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Not closing the gap: indigenous lifespans remain too short

Aborigines are living for about a decade less than non-Aboriginal people. Crikey intern Callum Denness asks the experts what should be done about it.

Raising Aboriginal life expectancy to that of the general population is a key part of the federal government’s “closing the gap” crusade — but a report out this week shows little if any progress is being made.

Indigenous health experts are sceptical of the efforts being taken to close the gap in life expectancy between Aboriginal and non-Aboriginal Australians — currently 11.5 years for males and 9.7 for females — and believe it could actually be widening. The ABS estimates that for indigenous males, life expectancy at birth is 67.2 years compared to 78.7 years for non-indigenous males. For indigenous females it’s 72.9 years, compared to to 82.6 years. Indigenous mortality is falling at a slower rate than non-indigenous mortality.

Released Wednesday, the Closing the Gap report says meeting the target remains “extremely challenging” and will not be closed by 2031 (which is the government’s target) unless the indigenous mortality rate declines at a much faster pace. Indigenous health experts told Crikey that with chronic diseases on the rise, there are not enough preventative health initiatives in place.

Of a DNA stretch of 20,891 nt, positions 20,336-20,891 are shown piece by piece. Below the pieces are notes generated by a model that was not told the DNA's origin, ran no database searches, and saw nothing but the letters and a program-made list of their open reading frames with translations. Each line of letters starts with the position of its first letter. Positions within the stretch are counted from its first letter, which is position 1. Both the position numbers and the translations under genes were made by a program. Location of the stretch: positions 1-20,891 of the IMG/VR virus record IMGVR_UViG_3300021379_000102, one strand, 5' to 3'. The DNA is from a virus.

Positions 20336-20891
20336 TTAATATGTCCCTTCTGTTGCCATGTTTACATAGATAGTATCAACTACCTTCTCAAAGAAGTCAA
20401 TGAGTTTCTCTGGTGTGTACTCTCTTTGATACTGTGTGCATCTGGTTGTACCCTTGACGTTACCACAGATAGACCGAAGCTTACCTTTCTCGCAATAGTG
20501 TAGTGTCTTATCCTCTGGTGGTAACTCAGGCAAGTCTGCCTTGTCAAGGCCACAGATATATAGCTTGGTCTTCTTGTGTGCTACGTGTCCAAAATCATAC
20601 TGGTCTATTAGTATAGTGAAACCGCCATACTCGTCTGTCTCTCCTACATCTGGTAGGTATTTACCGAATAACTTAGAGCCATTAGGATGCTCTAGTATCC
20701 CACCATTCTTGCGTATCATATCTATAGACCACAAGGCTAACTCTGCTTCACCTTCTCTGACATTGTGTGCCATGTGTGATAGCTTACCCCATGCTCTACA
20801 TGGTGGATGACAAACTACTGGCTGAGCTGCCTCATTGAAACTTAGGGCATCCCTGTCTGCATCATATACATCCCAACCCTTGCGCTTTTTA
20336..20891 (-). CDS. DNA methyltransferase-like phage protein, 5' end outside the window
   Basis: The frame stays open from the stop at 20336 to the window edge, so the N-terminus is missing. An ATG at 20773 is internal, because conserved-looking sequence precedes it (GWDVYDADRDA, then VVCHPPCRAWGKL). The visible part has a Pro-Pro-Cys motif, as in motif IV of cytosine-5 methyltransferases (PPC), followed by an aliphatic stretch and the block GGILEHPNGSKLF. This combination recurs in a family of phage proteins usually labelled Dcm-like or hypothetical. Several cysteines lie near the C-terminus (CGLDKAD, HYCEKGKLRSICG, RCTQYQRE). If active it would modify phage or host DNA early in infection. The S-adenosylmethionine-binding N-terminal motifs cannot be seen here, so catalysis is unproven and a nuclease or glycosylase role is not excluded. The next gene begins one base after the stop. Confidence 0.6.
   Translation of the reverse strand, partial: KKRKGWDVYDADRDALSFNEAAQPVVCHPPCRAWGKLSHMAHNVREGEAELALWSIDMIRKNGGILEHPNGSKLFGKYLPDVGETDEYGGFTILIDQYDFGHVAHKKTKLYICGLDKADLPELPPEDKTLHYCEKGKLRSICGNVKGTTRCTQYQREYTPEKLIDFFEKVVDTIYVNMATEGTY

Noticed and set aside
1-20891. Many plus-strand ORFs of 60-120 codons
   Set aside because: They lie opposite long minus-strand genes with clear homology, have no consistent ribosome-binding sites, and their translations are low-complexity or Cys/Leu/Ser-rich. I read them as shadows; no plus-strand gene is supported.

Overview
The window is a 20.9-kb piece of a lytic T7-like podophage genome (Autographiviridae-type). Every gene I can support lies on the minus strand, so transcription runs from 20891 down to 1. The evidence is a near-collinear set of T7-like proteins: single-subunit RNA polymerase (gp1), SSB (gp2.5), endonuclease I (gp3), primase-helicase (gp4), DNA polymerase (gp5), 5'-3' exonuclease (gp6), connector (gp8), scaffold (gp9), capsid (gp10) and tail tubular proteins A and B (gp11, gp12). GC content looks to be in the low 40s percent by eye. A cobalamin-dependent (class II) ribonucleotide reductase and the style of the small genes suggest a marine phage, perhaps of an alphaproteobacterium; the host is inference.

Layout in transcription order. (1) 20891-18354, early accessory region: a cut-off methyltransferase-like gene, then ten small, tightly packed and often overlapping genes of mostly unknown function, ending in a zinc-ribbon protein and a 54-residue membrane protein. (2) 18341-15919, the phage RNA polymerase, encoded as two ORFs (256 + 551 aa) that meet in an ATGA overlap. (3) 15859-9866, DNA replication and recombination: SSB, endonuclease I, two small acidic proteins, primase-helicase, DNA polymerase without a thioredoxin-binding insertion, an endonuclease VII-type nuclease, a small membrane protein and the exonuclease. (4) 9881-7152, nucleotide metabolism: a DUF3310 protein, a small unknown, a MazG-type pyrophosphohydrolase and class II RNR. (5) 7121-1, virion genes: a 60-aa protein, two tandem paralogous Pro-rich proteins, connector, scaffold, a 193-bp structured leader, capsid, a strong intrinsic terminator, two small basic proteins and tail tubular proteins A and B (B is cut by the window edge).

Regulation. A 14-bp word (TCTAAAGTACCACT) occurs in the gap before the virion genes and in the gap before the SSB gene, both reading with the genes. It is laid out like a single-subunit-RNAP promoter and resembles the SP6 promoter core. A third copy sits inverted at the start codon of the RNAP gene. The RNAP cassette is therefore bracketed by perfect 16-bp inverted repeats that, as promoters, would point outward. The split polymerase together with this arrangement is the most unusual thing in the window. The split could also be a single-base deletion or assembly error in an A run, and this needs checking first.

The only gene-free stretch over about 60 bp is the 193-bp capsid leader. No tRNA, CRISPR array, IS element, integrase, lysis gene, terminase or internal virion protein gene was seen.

One researcher — who didn’t want to be identified in case their comments jeopardised funding — thinks progress is going backwards and the life expectancy gap could be increasing. Another researcher believes the public are unaware of how difficult the task is, and are “seduced” by the government’s targets.

The report shows two thirds of indigenous deaths are from chronic diseases that have lifestyle-related risk factors. Circulatory disease, diabetes, cancer, injury are the leading cause of death for indigenous people and experts say they are largely preventable by treating lifestyle factors.

Dr Lesley Russell, senior research fellow at the ANU’s Australian Primary Health Care Research Institute, believes that with a focus on early intervention, mortality rates could be reduced. “We know for things like cancer the death rates are increasing. The risk factors are largely preventable and mortality and morbidity rates can be affected by good intervention and treatment,” Russell said.

While there are measures outlined in the report, researchers believe they don’t go far enough. “One of the big problems is existing diseases,” said Dr Kerin O’Dea, professor of population health and nutrition at the University of South Australia. “Once you’ve got diabetes at an early age you’re not going to reverse it.”

According to data published by HealthinfoNet, indigenous people are seven times more likely to die of diabetes than non-indigenous Australians. Indigenous people die of cancer at a rate higher than non-indigenous people and are “significantly more likely to have cancers that have a poor prognosis; usually diagnosed with cancer at a later stage; less likely to receive optimal treatment; and are more likely to die from cancers than other Australians”.